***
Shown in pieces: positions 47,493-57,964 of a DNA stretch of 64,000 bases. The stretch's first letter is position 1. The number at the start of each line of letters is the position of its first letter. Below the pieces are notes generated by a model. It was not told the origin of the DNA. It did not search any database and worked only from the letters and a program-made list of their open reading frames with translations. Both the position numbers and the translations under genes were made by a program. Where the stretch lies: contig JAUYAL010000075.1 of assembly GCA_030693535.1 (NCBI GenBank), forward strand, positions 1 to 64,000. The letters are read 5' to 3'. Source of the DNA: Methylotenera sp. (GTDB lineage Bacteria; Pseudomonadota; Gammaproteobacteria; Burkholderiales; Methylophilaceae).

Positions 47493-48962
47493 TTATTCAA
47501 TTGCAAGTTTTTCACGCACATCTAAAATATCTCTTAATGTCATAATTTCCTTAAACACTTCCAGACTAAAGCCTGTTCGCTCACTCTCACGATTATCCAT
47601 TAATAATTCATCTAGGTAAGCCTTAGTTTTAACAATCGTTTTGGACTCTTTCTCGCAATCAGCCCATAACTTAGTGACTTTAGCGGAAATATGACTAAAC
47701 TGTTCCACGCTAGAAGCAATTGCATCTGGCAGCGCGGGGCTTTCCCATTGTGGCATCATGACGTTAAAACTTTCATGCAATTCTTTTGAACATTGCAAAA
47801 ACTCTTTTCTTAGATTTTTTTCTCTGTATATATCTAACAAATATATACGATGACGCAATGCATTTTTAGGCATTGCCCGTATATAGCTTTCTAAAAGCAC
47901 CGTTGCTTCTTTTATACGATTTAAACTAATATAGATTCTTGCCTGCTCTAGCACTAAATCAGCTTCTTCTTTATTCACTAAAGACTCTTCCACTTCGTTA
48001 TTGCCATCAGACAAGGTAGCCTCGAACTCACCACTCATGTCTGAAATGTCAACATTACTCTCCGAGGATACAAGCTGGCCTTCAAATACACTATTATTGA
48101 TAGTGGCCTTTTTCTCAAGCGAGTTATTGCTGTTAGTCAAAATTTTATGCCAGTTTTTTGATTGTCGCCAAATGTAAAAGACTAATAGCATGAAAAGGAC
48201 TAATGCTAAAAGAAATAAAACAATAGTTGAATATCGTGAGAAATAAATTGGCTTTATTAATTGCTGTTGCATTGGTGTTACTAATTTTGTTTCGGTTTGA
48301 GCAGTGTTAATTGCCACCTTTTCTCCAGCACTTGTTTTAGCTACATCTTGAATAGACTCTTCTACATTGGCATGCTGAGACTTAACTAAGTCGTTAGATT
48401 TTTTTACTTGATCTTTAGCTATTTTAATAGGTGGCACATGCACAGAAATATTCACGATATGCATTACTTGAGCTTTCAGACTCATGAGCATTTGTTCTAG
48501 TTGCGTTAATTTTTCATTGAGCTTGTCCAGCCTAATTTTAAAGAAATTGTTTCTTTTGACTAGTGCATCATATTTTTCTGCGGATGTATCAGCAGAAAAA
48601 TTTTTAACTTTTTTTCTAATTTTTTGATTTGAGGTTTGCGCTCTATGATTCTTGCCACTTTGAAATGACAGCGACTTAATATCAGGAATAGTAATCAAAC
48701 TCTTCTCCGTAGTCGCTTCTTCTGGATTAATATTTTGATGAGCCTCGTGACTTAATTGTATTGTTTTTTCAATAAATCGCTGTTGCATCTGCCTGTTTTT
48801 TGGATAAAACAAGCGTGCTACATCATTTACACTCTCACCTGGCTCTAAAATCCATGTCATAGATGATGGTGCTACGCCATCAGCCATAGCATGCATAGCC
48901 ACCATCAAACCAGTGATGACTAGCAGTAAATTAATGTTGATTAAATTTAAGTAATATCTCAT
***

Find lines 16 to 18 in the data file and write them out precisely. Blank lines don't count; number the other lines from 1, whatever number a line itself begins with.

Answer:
48701 TCTTCTCCGTAGTCGCTTCTTCTGGATTAATATTTTGATGAGCCTCGTGACTTAATTGTATTGTTTTTTCAATAAATCGCTGTTGCATCTGCCTGTTTTT
48801 TGGATAAAACAAGCGTGCTACATCATTTACACTCTCACCTGGCTCTAAAATCCATGTCATAGATGATGGTGCTACGCCATCAGCCATAGCATGCATAGCC
48901 ACCATCAAACCAGTGATGACTAGCAGTAAATTAATGTTGATTAAATTTAAGTAATATCTCAT